GLENWOOD SPRINGS — Some officials in Garfield County and its constituent towns, who never have supported the nascent, voter-approved recreational marijuana industry, said on Friday that their views have not changed in the wake of announcements that federal agencies will not prosecute businesses and individuals who are in compliance with the new state laws legalizing the possession, use and sale of marijuana by adults.
“Not mine,” declared New Castle Councilor Mary Metzger, who has firmly opposed the idea of pot shops operating in her town. She refused to discuss the issue further, and other New Castle officials could not be reached on Friday for comment for this story.
Mayor Dave Moore of Silt, who has voted to ban any recreational pot shops from town, concurred, noting “People have already made up their minds, and I doubt many will change.”
And Garfield County Commissioner John Martin, sounding dismissive of the federal pronouncement, told a reporter, “So, they’re going to do selective enforcement.”
Noting that neighboring states have threatened to sue Colorado and the federal government if the new industry results in smugglers bringing pot into Wyoming, Kansas and Utah, and that federal banking regulations still make it illegal for marijuana profits to be deposited in a federally insured bank, Martin declared, “My position wouldn’t change until all those issues are resolved.”
About the broader questions regarding recent legalization of pot for those over 21 in Colorado and Washington, he added, “It’s still a wide-open issue. This is a violation of the [federal] law, except in two states.”
New Castle and Silt, like other towns and cities throughout the state, are grappling with the issues raised by the passage of Amendment 64 by Colorado’s electorate last November, making marijuana legal in Colorado for those over 21.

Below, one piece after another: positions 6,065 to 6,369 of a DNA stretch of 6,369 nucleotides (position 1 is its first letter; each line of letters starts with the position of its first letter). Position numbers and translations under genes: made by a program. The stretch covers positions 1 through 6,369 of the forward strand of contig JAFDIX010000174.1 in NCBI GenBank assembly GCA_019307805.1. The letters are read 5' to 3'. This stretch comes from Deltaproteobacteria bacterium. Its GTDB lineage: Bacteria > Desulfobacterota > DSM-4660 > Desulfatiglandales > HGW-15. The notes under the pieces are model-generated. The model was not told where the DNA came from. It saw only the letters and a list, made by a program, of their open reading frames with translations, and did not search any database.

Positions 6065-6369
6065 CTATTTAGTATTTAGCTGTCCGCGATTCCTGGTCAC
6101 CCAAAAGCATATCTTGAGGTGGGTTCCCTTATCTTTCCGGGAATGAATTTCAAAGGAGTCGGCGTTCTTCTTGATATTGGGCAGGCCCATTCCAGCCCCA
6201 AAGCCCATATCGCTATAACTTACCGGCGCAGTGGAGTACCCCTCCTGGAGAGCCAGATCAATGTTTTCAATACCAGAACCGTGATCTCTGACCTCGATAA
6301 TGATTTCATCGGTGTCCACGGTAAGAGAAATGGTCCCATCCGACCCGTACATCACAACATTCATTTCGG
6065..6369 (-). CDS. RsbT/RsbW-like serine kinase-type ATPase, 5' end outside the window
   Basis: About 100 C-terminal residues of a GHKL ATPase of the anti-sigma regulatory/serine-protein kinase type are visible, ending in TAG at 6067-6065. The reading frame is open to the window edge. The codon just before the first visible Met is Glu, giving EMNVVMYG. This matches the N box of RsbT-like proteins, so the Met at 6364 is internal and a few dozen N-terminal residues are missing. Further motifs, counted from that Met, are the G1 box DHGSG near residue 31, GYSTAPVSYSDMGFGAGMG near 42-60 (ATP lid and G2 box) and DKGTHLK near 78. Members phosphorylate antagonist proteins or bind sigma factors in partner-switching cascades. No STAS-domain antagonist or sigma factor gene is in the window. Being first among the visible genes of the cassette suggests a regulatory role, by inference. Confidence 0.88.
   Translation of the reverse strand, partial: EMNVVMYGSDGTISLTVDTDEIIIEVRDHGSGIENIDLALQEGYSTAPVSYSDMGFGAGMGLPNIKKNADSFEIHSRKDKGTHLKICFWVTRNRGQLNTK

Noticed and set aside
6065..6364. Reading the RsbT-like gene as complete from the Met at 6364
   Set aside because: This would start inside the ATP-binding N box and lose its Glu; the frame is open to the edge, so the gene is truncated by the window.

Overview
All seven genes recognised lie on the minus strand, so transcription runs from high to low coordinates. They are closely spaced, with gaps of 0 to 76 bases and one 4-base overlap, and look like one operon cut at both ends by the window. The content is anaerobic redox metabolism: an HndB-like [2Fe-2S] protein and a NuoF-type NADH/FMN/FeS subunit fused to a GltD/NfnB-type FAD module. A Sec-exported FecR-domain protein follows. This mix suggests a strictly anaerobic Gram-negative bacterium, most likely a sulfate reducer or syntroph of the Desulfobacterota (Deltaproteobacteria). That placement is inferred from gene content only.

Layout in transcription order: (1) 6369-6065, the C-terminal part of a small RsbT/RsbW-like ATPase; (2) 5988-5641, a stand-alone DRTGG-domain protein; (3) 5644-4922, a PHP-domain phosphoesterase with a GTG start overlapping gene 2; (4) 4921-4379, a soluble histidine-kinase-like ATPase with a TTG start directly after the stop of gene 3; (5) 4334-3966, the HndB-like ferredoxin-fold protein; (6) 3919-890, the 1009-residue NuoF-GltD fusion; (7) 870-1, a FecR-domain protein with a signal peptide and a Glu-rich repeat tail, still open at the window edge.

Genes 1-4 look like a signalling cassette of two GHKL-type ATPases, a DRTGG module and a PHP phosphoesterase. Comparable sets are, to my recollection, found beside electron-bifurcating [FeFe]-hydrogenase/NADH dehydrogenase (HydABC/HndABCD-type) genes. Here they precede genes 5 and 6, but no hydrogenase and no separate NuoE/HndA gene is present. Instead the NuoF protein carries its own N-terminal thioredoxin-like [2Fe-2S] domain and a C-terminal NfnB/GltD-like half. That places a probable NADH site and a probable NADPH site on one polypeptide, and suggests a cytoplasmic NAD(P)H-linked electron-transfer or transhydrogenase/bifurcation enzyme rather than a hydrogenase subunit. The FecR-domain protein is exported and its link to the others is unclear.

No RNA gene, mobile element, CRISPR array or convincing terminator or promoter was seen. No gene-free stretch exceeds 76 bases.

Moore cited concerns about criminal activities that might occur at or around pot shops, such as burglaries and violence committed by burglars, or the possibility that organized crime might become involved with the new pot industry, among other worries.
“There’s a rash of homicides related to marijuana” in Denver, he maintained, pointing to statements by Denver DA Mitch Morrissey.
Morrissey reportedly told the Denver City Council in late July that the city had had “12 homicides” and “over 100 aggravated robberies and home invasions” linked to the legal marijuana trade. But he later said that his statistics were “loose figures” and that none of the homicides he had mentioned were actually in an established medical marijuana facility.
Moore also spoke of concerns about “second-hand smoke from marijuana, and whether that’s child abuse or not.”
And, he continued, “I still have concerns that it could affect any grants we might get from the federal government,” though he admitted he had seen no indication that this might actually happen.
When asked why no one had proposed shutting down the liquor industry despite clear, indisputable evidence that liquor stores attract burglars and armed robbers, or that minors regularly get their hands on booze — questions raised by those in favor of treating marijuana the same as alcohol in the eyes of the law — Moore said, “I think that their argument is justified.”
But a moment later, he said, “I think it’s a moot point about liquor stores, because it’s already a legal enterprise ... and there are liquor stores all over the United States.”
The new laws enacting Amendment 64, he noted, give municipalities and counties the option of banning recreational marijuana stores, farms and manufacturers of edible pot products, and many have done so.
Silt should be one of those who ban it, he declared.
“I think it’s very complicated, and there are still a lot of issues that have to be resolved,” he concluded, adding that the Silt Board of Trustees’ plan to place a moratorium on the new businesses until Jan. 1, 2015, will mean that “a lot of those questions can be answered in that time.”
Still, he said of the federal announcement to back off from prosecuting Colorado pot businesses and users under the new laws, “I guess it benefits the town, if it’ll keep the feds off our backs for a while.”
Martin, however, did not see it that way, arguing that the “selective enforcement” is not beneficial.
“That’s kind of the way I see it,” he said. “It’s favoritism” on behalf of the U.S. Justice System.
“It’s just tearing a hole in the fabric of the nation,” he concluded.